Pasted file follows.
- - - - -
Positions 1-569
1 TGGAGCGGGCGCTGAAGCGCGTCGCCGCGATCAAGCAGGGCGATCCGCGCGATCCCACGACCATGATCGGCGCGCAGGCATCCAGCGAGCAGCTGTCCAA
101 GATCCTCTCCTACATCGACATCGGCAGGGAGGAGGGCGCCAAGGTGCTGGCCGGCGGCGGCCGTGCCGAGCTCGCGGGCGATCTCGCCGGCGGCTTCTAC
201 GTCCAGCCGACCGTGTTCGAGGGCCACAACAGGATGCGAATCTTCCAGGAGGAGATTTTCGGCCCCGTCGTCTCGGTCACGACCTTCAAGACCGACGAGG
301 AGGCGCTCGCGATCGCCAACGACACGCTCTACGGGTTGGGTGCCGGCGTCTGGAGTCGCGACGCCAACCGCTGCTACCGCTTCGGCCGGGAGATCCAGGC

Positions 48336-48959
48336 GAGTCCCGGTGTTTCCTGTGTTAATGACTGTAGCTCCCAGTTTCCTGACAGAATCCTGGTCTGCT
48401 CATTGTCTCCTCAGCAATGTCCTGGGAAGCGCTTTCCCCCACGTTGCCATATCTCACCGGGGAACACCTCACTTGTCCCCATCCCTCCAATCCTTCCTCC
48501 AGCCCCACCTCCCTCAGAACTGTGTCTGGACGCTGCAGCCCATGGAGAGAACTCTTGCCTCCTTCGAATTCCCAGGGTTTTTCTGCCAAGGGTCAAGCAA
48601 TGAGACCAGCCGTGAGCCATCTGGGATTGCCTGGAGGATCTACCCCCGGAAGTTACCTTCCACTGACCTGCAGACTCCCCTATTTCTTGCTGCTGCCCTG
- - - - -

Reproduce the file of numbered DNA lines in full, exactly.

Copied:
Positions 1-569
1 TGGAGCGGGCGCTGAAGCGCGTCGCCGCGATCAAGCAGGGCGATCCGCGCGATCCCACGACCATGATCGGCGCGCAGGCATCCAGCGAGCAGCTGTCCAA
101 GATCCTCTCCTACATCGACATCGGCAGGGAGGAGGGCGCCAAGGTGCTGGCCGGCGGCGGCCGTGCCGAGCTCGCGGGCGATCTCGCCGGCGGCTTCTAC
201 GTCCAGCCGACCGTGTTCGAGGGCCACAACAGGATGCGAATCTTCCAGGAGGAGATTTTCGGCCCCGTCGTCTCGGTCACGACCTTCAAGACCGACGAGG
301 AGGCGCTCGCGATCGCCAACGACACGCTCTACGGGTTGGGTGCCGGCGTCTGGAGTCGCGACGCCAACCGCTGCTACCGCTTCGGCCGGGAGATCCAGGC

Positions 48336-48959
48336 GAGTCCCGGTGTTTCCTGTGTTAATGACTGTAGCTCCCAGTTTCCTGACAGAATCCTGGTCTGCT
48401 CATTGTCTCCTCAGCAATGTCCTGGGAAGCGCTTTCCCCCACGTTGCCATATCTCACCGGGGAACACCTCACTTGTCCCCATCCCTCCAATCCTTCCTCC
48501 AGCCCCACCTCCCTCAGAACTGTGTCTGGACGCTGCAGCCCATGGAGAGAACTCTTGCCTCCTTCGAATTCCCAGGGTTTTTCTGCCAAGGGTCAAGCAA
48601 TGAGACCAGCCGTGAGCCATCTGGGATTGCCTGGAGGATCTACCCCCGGAAGTTACCTTCCACTGACCTGCAGACTCCCCTATTTCTTGCTGCTGCCCTG